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Human glutathione S-transferase-mediated glutathione conjugation of curcumin and efflux of these conjugates in caco-2 cells

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Author: Usta, M. · Wortelboer, H.M. · Vervoort, J. · Boersma, M.G. · Rietjens, I.M.C.M. · Bladeren, P.J. van · Cnubben, N.H.P.
Institution: TNO Kwaliteit van Leven
Source:Chemical Research in Toxicology, 12, 20, 1895-1902
Identifier: 240418
doi: doi:10.1021/tx7002245
Keywords: Biology · Toxicology and Applied Pharmacology · curcumin · glutathione transferase · adult · aged · article · atom · catalysis · cell strain CACO 2 · conjugate · drug degradation · drug excretion · drug structure · female · glutathione metabolism · human · human cell · human tissue · intestine · intestine epithelium cell · liquid chromatography · liver cytosol · male · mass spectrometry · monolayer culture · proton nuclear magnetic resonance · Adult · Aged · Caco-2 Cells · Curcumin · Cytosol · Female · Glutathione · Glutathione Transferase · Humans · Intestines · Liver · Magnetic Resonance Spectroscopy · Male · Metabolic Detoxication, Phase II · Middle Aged · Molecular Structure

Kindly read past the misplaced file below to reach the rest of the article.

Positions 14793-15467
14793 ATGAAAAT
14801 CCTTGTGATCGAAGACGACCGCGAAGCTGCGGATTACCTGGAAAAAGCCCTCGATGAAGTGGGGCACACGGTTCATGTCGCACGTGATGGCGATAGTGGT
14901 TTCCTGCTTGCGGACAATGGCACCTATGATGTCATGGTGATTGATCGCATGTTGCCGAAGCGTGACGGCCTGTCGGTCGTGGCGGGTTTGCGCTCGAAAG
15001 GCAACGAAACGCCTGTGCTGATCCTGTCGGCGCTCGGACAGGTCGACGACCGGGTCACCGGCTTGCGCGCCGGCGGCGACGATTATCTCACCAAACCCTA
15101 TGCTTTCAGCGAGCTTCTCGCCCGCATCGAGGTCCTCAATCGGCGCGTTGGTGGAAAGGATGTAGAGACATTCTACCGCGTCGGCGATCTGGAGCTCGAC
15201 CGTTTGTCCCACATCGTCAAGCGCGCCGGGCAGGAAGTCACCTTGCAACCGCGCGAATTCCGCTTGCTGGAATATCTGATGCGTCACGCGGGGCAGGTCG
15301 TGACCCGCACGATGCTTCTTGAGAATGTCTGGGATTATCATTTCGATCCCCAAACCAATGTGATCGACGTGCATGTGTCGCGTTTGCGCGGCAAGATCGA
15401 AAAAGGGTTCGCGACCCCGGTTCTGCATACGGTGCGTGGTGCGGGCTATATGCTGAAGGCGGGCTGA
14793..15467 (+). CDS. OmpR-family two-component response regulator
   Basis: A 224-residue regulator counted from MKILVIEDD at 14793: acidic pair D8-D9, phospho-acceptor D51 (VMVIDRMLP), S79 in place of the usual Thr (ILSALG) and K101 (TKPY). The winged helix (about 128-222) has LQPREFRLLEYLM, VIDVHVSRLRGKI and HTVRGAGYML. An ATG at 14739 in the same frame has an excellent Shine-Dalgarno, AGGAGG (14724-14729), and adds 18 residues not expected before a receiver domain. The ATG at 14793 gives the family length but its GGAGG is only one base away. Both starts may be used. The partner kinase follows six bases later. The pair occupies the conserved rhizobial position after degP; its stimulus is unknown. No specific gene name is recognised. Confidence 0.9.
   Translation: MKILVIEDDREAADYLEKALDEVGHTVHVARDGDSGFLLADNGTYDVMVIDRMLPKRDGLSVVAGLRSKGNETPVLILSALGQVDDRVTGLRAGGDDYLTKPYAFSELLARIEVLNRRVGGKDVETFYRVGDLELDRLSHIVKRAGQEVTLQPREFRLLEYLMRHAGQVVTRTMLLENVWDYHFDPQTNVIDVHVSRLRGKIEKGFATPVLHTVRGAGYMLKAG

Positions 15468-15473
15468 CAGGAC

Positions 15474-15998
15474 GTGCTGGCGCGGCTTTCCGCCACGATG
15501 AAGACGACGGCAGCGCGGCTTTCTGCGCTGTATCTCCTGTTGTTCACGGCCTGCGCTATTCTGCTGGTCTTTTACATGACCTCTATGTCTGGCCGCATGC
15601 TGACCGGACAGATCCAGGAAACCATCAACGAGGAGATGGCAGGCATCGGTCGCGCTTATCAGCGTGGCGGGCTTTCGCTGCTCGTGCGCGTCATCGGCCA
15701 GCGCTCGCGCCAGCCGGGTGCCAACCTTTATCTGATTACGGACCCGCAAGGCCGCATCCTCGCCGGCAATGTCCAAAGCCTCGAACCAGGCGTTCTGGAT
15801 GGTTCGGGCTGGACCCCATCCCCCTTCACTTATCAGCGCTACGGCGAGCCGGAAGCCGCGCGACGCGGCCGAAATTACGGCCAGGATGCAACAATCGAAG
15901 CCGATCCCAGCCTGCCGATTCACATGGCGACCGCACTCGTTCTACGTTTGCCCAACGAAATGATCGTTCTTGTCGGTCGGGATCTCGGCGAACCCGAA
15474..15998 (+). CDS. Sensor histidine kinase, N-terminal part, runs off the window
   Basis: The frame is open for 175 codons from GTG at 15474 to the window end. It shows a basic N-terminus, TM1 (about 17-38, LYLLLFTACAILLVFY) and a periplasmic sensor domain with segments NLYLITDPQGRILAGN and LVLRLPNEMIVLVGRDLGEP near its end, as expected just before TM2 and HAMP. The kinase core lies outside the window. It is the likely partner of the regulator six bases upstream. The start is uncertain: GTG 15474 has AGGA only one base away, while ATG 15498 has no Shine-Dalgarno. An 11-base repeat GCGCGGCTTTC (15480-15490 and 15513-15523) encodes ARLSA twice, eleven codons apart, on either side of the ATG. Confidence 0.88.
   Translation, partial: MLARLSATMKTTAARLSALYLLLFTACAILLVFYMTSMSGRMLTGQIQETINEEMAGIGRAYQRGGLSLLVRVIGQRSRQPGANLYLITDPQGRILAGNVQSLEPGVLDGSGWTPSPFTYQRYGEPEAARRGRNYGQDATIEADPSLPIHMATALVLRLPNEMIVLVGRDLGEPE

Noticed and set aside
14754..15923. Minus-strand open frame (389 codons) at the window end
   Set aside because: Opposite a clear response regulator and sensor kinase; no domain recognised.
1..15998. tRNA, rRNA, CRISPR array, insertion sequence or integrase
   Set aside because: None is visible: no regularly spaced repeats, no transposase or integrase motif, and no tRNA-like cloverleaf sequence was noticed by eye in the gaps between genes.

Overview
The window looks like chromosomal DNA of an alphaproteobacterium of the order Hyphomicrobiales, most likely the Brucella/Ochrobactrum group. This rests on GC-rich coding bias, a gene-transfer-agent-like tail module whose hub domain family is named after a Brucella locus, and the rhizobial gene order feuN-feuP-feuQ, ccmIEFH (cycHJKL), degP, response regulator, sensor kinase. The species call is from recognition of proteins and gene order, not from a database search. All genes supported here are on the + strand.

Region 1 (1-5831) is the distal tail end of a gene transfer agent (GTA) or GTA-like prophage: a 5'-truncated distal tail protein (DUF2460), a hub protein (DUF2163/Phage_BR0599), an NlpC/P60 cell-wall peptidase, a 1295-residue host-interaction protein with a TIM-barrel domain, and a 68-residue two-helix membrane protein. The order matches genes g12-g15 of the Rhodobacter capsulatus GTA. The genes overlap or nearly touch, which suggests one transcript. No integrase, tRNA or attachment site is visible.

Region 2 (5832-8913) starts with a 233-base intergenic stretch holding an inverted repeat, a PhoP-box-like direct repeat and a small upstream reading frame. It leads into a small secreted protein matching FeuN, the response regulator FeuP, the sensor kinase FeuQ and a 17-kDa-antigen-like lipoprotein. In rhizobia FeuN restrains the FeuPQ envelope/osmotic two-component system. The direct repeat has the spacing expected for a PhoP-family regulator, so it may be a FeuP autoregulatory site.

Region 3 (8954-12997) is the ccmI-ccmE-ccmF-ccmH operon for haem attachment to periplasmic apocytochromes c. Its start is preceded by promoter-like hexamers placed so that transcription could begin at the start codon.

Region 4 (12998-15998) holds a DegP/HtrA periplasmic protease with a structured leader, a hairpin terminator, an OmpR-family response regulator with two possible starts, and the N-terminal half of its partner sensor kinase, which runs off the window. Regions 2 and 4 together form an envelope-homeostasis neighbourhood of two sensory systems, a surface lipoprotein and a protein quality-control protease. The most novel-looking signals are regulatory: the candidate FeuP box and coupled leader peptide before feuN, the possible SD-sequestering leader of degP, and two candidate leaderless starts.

Curcumin, an α,β-unsaturated carbonyl compound, reacts with glutathione, leading to the formation of two monoglutathionyl curcumin conjugates. In the present study, the structures of both glutathione conjugates of curcumin were identified by LC-MS and one- and two-dimensional 1H NMR analysis, and their formation in incubations with human intestinal and liver cytosol and purified human glutathione S-transferases and also in human Caco-2 cells was characterized. The results obtained demonstrate the site for glutathione conjugation to be the C1 atom, leading to two diastereoisomeric monoglutathionyl curcumin conjugates (CURSG-1 and CURSG-2). The formation of both glutathionyl conjugates appeared to be reversible. The monoglutathionyl curcumin conjugates decompose with a t1/2 of about 4 h to curcumin and other unidentified degradation products. Both human intestinal and liver cytosol catalyzed curcumin glutathione conjugation. At saturating substrate concentrations, human GSTM1a-1a and GSTA1-1 are shown to be especially active in the formation of CURSG-1, whereas GSTP1-1 and GSTA2-2 have no preference for the formation of CURSG-1 or CURSG-2. GSTT1-1 hardly catalyzes the glutathione conjugation of curcumin. In the Caco-2 human intestinal monolayer transwell model, CURSG-1 and CURSG-2 were formed at a ratio of about 2:1 followed by their excretion, which appeared to be three times higher to the apical (lumen) side than to the basolateral (blood) side. Given that GSTM1a-1a and GSTP1-1 are present in the intestinal epithelial cells, it can be concluded that efficient glutathione conjugation of curcumin may already occur in the enterocytes, followed by an efficient excretion of these glutathione conjugates to the lumen, thereby reducing the bioavailability of (unconjugated) curcumin. In conclusion, the present study identifies the nature of the diastereoisomeric monoglutathionyl curcumin conjugates, CURSG-1 and CURSG-2 formed in biological systems, and reveals that conjugate formation is catalyzed by GSTM1a-1a, GSTA1-1, and/or GSTP1-1 with different stereoselective preference. The formation of glutathione conjugates can already occur during intestinal transport, after which the monoglutathionyl conjugates are efficiently excreted to the intestinal lumen, thereby influencing the bioavailability of curcumin and, as a result, its beneficial biological effects. © 2007 American Chemical Society.